Having previously played with prophetic fire and been burned, Melisandre’s hedging her bets by telling Daenerys that Jon Snow also has “a part to play”. And Jon is staking his claim to be the prophesied bringer of the dawn. He freely acknowledges that he only agreed to be King in the North because it positioned him to better fight the true war against the cold encroaching hordes. Worldly power is increasingly irrelevant in the face of a terrifying foe only he has seen.

Jon and Tyrion separately believe they know one another, based on their trip to the Wall back in season one. Tyrion’s the one who invites Jon to Dragonstone, which is convenient for Jon to check out his future dragonglass mines. But Jon’s trust in a Targaryen and Lannister has several worrying precedents in Stark family history, as all the northern lords and ladies are keen to remind him.

And before he leaves, he makes the crucial mistake of choking Littlefinger down in the crypts. Jon is right, of course, to feel disgust towards Littlefinger’s sleaziness — Lord Baelish doesn’t belong down here, among the honourable Starks — but do you really want to piss off the Lord of the Vale just before leaving him unsupervised at your house? Brienne might soon have to make good on her vow to protect Sansa.

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Still, perhaps Sansa, with her knowledge of realpolitik gained through painful experience, is the best King in the North. (The proper translation could be ‘King or Queen’.) And perhaps Jon sees her, knows her true nature, knows she can make the right kinds of hard choices that eluded the Starks of the past. That’s why he delegates leadership to Sansa in a rather Night’s Watch-ish way: “The North is yours.”

Back in King’s Landing, Jaime sweet-talks Sam’s awful dad Randyll Tarly — who’s without a sword, seeing as Sam stole it, ha ha – into supporting Cersei, with promises of appointing him Warden of the South. And in his first semester of medical school, super-nerd Sam literally peels another layer off Ser Jorah — hopefully without spraying himself with greyscale-infected pus. (Oh boy, that scene transition from Sam going in with the scalpel to a punter digging into a pie at the Inn at the Crossroads was a thing of beauty!)

The scene at the inn between Arya and her old friend Hot Pie was a little forlorn. Hot Pie is the same sweet guy he’s always been, while a slow rage has baked away the old Arry’s impulsiveness. But beneath the crust, the meat of their friendship persists. When Arya learns Jon’s back at Winterfell, she swiftly decides to head north again — Cersei will keep.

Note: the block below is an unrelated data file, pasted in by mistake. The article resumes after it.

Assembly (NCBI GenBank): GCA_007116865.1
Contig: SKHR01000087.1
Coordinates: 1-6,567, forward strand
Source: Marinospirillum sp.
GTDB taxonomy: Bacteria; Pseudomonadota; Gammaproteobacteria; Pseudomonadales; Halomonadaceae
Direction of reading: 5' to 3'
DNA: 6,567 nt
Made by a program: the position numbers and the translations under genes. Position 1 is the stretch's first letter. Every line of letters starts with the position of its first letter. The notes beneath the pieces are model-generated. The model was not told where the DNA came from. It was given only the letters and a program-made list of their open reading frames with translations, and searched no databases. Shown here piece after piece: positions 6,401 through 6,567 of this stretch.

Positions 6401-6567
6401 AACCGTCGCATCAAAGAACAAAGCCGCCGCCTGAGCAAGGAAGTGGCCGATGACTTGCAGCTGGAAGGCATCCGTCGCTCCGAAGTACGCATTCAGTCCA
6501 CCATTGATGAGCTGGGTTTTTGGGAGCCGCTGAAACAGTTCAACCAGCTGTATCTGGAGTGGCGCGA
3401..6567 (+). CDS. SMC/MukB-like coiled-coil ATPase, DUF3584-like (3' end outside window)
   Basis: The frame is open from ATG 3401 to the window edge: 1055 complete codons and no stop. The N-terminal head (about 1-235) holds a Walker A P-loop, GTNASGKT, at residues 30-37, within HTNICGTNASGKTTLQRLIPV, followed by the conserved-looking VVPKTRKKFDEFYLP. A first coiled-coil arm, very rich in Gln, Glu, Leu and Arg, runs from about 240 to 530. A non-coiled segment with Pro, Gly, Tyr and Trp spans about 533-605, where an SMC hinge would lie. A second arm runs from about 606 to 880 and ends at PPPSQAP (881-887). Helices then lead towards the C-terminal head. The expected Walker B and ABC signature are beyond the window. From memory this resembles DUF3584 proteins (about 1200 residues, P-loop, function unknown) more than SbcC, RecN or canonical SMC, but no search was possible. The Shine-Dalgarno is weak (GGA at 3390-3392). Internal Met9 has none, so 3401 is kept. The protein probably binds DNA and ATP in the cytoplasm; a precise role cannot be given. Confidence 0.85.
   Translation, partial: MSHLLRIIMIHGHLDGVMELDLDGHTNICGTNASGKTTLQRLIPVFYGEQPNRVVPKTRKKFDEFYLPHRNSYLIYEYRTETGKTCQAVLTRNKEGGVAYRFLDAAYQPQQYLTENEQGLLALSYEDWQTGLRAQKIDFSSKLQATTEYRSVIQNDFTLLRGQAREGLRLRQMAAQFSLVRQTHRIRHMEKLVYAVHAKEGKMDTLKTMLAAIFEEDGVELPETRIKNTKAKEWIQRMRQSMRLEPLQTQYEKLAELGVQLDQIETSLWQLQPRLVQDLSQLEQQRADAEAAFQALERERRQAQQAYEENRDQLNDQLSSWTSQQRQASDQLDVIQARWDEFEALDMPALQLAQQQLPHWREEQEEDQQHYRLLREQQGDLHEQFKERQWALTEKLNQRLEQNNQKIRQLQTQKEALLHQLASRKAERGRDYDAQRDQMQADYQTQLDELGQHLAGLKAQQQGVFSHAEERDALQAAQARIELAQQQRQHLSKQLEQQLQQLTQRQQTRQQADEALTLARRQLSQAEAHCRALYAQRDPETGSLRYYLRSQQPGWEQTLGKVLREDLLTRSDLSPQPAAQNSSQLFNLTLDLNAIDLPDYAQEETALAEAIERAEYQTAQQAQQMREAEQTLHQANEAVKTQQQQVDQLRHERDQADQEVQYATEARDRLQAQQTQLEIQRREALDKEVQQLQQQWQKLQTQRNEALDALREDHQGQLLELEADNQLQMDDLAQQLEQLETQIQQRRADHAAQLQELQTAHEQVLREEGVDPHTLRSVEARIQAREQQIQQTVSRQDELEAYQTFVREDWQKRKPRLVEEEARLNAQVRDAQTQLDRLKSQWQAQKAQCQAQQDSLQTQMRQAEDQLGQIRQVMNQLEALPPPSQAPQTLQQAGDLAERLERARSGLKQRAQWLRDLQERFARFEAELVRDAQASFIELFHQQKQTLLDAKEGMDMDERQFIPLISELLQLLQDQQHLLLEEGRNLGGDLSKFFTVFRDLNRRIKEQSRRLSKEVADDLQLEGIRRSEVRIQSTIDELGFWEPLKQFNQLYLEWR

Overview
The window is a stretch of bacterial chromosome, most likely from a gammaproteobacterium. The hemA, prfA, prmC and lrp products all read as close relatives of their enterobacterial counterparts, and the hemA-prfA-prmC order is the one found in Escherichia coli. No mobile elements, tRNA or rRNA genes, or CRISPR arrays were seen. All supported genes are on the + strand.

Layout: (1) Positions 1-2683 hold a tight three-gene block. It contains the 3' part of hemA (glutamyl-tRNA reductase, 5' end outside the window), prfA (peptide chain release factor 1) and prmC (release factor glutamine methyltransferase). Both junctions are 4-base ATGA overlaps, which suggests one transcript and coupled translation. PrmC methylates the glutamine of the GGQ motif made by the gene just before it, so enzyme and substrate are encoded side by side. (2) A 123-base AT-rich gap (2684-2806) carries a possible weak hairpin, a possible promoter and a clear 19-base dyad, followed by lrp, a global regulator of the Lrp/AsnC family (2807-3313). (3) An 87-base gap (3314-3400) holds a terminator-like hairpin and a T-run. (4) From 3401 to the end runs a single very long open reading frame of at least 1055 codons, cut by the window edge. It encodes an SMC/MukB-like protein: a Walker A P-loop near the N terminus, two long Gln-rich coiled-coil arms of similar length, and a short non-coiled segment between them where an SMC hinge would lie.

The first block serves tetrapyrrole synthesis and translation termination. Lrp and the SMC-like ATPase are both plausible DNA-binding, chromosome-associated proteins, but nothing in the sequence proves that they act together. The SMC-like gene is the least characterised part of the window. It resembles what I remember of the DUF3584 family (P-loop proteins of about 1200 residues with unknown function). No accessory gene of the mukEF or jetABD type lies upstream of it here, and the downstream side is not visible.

As soon as wolves began to surround Arya, I got excited, remembering there’s a vast Riverlands pack headed by a savage female direwolf — Arya’s own Nymeria, whom Arya had driven away back in season one to save her from being killed by the Lannisters. It was lovely to see this recognition dawning on the fierce pack leader.

Game of Thrones has never capitalised on the direwolves’ links to the North’s mysterious old magic, using them in a more prosaic way as allegories for the Stark children. Sansa’s Lady, sacrificed by Ned to save an ill-fated political alliance. Robb’s Grey Wind, who tried to warn Robb of the impending Red Wedding and ended up a macabre spectacle. Rickon’s Shaggydog, traded like his helpless master to Ramsay Bolton. Summer, who saved Bran’s life twice! (I get emotional about Summer.) And Jon’s wandering Ghost, helping Jon’s friends more than Jon himself. Ghost didn’t appear in last season’s Battle of the Bastards because it was too expensive. Now Jon himself is roaming again, perhaps Ghost will find him.

While it would’ve been cool for wolf and girl to head north as two seasoned killers, Arya realises with joy that Nymeria rejects the offer because she understands her place in a way that Arya, who’s worn so many identities, is still figuring out.

“That’s not you,” Arya whispers admiringly. Which leaves the question: when the layers are peeled away, who’s underneath?

Game of Thrones is streaming on Foxtel Now and airing on Showcase at 11am and 8.30pm every Monday. For more on this week’s episode, check out Sinead Stubbins’ power ranking.

Mel Campbell is a freelance journalist and cultural critic. She tweets at @incrediblemelk.